Chrornic Y The exact nature of the interaction of the silica gel with the other reagent components is not known, but it results in a superior indicator that is extremely stable and is not sensitive to ultraviolet radiation, as is the case when using carriers other than silica gel. Also, any mineral acid may be used in the preparation of silica gel indicators, while only sulfuric acid is suitable for in-dicators having carriers other than silica gel.

Satisfactory response of granular indicator to the presence of volatile hydrazine compounds is had by passing the atmosphere, as by an aspirator or a fixed flow rate pump, such as that described in U.S. Patent 3,166,938 to Weyrauch et al., to be tested through the indicator confined in a container having a transparent portion through which the reagent may be viewed. When used with gas mask canisters a satisfactory way for the protection of personnel resides in the use of canisters of the gas mask type such as are shown in Patent No. 1,537,519 to M. Yablick, as well as in various other patents. If the canister fill is not of this reagent it suffices to position a thin layer of the reagent against the canister window. In the presence of volatile hydrazine compounds the color change is visible through the canister window beginning at the inlet end of the canister and progressing toward the outlet and as the reagent is progressively reacted. Thus the position of the color front gives an immediate indication of the degree of exhaustion of the canister, and when the color change has occurred up toward the outlet it is evident that the discard point has been reached.

Alternatively, for spot checks the reagent may be disposed in a glass or other transparent tube of small diameter the ends of which are sealed as described in U.S. Patent 2,174,349 to John B. Littlefield. The reagent tube is used by breaking the seals and aspirating the atmosphere to be tested through it, the appearance of the color change indicating the presence of volatile hydrazine compounds.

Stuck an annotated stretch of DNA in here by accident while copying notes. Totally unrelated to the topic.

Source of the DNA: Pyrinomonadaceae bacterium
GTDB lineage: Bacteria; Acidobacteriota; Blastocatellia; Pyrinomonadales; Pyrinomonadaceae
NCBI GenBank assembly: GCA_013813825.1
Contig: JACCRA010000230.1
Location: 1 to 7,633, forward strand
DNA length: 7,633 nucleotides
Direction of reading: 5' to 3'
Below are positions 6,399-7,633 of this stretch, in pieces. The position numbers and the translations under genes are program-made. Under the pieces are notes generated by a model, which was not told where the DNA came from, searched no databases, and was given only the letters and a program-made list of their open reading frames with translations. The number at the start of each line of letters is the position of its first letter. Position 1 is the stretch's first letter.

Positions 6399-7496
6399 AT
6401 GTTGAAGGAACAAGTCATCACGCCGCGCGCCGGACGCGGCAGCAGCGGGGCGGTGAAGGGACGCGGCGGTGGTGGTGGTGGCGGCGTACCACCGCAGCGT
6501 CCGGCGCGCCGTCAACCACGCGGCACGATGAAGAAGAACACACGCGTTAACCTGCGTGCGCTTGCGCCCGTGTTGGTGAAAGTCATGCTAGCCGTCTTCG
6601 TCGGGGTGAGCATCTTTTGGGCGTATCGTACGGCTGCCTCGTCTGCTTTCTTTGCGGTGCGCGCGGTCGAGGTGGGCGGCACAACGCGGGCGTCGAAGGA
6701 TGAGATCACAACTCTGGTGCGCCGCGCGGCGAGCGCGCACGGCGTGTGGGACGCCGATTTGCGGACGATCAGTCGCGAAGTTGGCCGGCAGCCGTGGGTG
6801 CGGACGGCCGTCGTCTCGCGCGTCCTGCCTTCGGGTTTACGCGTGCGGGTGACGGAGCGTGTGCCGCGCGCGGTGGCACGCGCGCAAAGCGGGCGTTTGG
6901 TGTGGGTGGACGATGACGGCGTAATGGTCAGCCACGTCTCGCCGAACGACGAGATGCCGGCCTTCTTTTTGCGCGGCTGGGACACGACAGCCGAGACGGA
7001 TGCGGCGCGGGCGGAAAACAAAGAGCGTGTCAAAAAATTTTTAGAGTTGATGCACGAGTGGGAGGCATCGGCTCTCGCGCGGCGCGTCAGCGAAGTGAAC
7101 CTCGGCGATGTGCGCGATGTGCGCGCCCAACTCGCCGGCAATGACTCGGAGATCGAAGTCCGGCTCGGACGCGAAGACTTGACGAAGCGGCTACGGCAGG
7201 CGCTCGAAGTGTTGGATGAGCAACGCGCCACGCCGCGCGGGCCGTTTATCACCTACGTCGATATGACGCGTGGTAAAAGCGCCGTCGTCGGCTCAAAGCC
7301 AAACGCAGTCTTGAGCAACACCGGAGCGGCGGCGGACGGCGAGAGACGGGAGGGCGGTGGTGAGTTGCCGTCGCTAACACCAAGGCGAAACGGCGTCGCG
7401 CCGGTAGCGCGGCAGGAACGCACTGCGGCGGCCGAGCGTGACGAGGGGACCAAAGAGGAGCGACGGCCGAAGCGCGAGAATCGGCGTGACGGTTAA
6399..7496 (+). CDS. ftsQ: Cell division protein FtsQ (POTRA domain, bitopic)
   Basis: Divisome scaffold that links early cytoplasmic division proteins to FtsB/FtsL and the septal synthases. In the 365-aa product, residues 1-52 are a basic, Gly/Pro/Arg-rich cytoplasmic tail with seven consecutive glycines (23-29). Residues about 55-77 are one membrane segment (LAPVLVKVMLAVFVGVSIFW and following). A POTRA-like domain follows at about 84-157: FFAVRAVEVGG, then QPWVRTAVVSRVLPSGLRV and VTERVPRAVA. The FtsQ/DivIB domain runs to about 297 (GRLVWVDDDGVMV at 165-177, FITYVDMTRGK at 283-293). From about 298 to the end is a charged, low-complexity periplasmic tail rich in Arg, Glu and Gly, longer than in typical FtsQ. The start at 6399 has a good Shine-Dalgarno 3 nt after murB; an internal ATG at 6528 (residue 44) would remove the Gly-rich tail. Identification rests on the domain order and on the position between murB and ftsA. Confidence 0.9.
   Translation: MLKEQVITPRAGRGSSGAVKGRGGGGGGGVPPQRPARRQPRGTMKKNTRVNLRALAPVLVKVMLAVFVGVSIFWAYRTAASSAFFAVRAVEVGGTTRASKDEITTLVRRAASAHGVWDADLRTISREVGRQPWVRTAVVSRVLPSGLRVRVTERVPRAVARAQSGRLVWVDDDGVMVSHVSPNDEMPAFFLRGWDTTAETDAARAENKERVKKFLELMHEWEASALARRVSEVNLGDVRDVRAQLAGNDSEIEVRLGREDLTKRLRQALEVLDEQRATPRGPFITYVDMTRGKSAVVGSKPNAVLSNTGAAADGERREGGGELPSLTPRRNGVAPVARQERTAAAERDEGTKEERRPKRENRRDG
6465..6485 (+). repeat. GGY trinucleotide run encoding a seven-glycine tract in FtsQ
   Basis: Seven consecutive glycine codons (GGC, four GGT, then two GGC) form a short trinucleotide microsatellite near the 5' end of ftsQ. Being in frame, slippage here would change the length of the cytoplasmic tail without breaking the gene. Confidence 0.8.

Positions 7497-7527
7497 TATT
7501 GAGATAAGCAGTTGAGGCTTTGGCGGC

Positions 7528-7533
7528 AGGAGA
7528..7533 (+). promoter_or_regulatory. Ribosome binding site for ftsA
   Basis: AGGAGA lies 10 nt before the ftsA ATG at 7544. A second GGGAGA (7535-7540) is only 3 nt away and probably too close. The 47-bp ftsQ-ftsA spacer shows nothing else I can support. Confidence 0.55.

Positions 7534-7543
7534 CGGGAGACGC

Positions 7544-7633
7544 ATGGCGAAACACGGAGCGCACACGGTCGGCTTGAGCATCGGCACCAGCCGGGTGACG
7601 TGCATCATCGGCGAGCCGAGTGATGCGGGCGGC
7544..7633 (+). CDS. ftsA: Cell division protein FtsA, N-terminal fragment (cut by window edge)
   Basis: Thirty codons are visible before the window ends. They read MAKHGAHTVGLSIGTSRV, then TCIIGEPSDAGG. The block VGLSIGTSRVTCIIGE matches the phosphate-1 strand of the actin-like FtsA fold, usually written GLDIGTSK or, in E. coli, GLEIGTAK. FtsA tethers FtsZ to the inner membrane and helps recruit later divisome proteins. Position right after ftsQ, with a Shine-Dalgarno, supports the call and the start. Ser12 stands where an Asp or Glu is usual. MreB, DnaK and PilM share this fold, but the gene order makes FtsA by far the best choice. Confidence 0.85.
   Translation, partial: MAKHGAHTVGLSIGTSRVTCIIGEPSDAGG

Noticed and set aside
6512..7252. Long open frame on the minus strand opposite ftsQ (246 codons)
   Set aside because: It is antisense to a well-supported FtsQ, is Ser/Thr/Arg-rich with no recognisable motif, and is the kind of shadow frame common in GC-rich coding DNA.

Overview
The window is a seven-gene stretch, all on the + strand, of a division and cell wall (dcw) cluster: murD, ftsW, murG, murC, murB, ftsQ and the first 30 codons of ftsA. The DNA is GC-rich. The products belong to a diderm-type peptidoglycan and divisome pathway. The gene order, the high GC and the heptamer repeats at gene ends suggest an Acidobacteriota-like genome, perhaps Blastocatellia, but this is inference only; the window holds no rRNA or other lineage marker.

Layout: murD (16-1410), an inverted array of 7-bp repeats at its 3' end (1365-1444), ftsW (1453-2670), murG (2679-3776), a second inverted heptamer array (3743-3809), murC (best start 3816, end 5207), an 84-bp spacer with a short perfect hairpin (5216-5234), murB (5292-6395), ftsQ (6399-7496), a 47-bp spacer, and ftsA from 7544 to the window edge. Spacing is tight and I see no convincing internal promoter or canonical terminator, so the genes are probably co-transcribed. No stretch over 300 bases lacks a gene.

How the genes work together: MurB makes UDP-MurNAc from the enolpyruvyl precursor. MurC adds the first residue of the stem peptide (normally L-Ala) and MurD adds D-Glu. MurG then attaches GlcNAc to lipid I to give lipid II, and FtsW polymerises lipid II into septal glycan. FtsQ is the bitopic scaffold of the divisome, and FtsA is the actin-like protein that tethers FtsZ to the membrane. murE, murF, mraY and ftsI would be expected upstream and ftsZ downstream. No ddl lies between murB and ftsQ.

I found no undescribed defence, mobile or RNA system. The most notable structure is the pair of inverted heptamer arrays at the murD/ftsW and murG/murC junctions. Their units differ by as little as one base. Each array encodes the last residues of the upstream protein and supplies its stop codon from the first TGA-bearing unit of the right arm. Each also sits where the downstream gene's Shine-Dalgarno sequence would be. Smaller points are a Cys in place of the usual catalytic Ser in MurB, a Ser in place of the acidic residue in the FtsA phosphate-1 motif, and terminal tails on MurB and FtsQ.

According to the provisions of the patent statutes, we have explained the principle and mode of practice of our invention and have described what we now consider to represent its best embodiment, However, we desire to have it understood that, within the scope of the appended claims, the invention may be practiced otherwise than as specifically described.

We claim:

1. A colorimetric indicator for detecting volatile hydrazine compounds consisting essentially of an inert carrier impregnated with the substantially dry residue of an aqueous solution of silicic and molybdic acids.

2. A colorimetric indicator for detecting volatile hydrazine compounds consisting essentially of a paper impregnated with the substantially dry residue of a reagent consisting essentially of an aqueous solution of 1) a molybdenum compound selected from the group consisting of molybdic acid, ammonium molybdate and alkali metal molybdates, (2) a water soluble silica compound selected from the group consisting of alkali, metal orthosilicates and alkali metal metasilicates, and (3) sulfuric acid.

3. An indicator according to claim 2 in proportions to provide 1 to 10 g. of molybdenum for each gram of silicon.